And if someone who has written a bad check and another has gambled away his life savings and both are forgiven, who will understand the joy of forgiveness more?  And if someone had said something mean to their spouse and another had completely destroyed their relationship and both are forgiven and given another chance at love, who will feel the reality of that love more?  Who will know better the reality of a love they have no right to deserve?  Who will be able to get caught up in the utter joy of forgiveness?  Who will understand what it means to have life given back to them, life in my name?  

 

Jesus tells Simon- someone who has been forgiven a great debt knows what it means to be set free.  Knows what abundant life is because it’s something they didn’t think they’d ever have.  They know what forgiveness can do, how it can change their lives. They have felt love and forgiveness and life at the depth of their soul.  

 

I want you to feel like that, too.  I want you to be set free, set on fire, to live life out of a love so remarkable that it gives you your life back.  Because that is the love that I am.

 

Yes, you’ve done well in following God’s law, Simon.  I’m not disputing that.  I take joy in that.  But when you haven’t fallen into such a desperate place, you also haven’t been in a place where you can understand the love I have for you that changes all that is possible for you in the future.  I’m not saying that you need to sin in order to get to a desperate place, but stop and rejoice with this one who was there.  Learn from her how good and freeing my love is.

 

So Jesus tells Simon and many of us, “I know the good you have done.  I know you’re pretty decent at following the rules and that you’re doing pretty well not getting into big trouble.  But the thing is, I’m not keeping score of that.   I just want you to fall in love with me.  So that you can live out of that love.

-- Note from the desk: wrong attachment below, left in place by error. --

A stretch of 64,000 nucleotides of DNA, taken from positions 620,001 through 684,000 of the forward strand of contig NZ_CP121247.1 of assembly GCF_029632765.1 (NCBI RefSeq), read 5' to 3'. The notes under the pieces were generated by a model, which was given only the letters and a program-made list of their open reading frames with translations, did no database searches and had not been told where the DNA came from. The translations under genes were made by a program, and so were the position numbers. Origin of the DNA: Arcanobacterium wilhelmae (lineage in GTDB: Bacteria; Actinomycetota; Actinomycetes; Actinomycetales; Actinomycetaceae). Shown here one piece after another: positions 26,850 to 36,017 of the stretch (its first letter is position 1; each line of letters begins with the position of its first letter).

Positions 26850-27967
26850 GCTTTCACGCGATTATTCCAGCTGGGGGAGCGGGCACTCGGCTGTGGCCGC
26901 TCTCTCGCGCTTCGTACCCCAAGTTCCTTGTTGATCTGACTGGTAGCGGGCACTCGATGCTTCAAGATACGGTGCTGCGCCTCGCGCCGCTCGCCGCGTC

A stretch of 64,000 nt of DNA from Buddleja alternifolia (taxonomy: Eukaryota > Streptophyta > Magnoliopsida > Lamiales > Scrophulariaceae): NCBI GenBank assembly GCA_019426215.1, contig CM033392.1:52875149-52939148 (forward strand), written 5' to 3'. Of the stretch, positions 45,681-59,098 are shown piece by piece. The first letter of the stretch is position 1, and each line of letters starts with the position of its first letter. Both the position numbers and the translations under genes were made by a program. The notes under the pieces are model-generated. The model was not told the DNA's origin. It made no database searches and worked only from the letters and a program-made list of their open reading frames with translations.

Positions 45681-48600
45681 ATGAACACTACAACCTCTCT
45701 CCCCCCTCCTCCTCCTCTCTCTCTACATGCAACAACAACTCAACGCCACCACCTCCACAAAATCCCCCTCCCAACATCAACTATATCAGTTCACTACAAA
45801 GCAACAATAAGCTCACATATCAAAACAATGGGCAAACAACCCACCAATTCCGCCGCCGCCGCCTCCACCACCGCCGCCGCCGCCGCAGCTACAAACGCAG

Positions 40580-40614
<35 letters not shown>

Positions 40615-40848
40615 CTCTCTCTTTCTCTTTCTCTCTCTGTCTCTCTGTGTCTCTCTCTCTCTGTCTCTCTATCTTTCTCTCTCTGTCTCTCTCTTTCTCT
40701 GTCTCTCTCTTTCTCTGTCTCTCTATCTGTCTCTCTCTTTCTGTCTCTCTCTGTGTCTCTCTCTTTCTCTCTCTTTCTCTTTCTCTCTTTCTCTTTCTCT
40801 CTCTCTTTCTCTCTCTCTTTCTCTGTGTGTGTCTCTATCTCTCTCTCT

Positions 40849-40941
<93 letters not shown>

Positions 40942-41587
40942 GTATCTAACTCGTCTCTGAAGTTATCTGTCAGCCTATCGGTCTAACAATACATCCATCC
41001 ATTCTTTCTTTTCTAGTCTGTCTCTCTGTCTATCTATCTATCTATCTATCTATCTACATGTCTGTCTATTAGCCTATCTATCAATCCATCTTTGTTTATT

The rules you are working hard to live by are important, but only because they point to how to live out love.  So, ditch the rules and surrender yourself to the love I have for you.   Not a sentimental love- but one that allows you to do anything for the life of another.   A death-defying, life-giving, extravagant love.  It is beautiful and strange and world-changing.  

 

This kind of love is terrifying and makes you leave behind all that you hold onto to keep you safe.  It makes you do things that will make people stare and makes you do more wondrous things that you can imagine.  It breaks you open and frees you and changes your life.  

 

Jesus tells Simon and all of us, I want to call you to a love that you do not know yet.  I am calling you to be passionately in love with the world and with me.  And the only way you’re going to do that is to be in the presence of someone who knows what that love feels like.  

 

So when you don’t have a clue how to surrender to that love, then watch your sister.  She’s met this love and she’s been set free.   This love has become her story and her life.  So listen to her and watch her and learn from her.  

 

Jesus tells us the surprising truth that we need our brothers and sisters- all those who have traveled more painful paths than we might have and messed up more than we have.  We need this beloved woman who we don’t want to be near and who interrupts our comfortable dinner.  Jesus tells us that we cannot be whole without her.  

 

We don’t need her so that we can do good things for her.  We don’t need her so that we can save her.  We need her to teach us what love looks like.  To break us open.  To make us long for the same kind of love that she has felt.  

 

So perhaps instead of praying that God would keep us safe, we should pray that God would make us love like this woman.  Perhaps we should be praying that God would surround us with people who have been broken and then healed.  Take us to those places where we can meet our brothers and sisters who have been transformed by your love.  Perhaps we should pray to be broken open with the reality of God’s love for us.  And when we are in love with you, God, make it consume us so that we can let it overflow in ridiculous ways.  

 

Make us fall so in love with you that we welcome those who are left out.  That we rejoice in those who no one loves.  That we speak joy to those who have no hope left.  That we step into violent places believing there can be peace.  And that we delight in those who have no clue how much God already delights in them.  

 

So let us pray, take us to broken places, Lord, so that we may learn what your love is.  So that we may see your love at work.  So that we may learn from our brothers and sisters.  So that we might fall in love with you and lose ourselves in your love for us. 

 

Categories: Forgiveness, sermon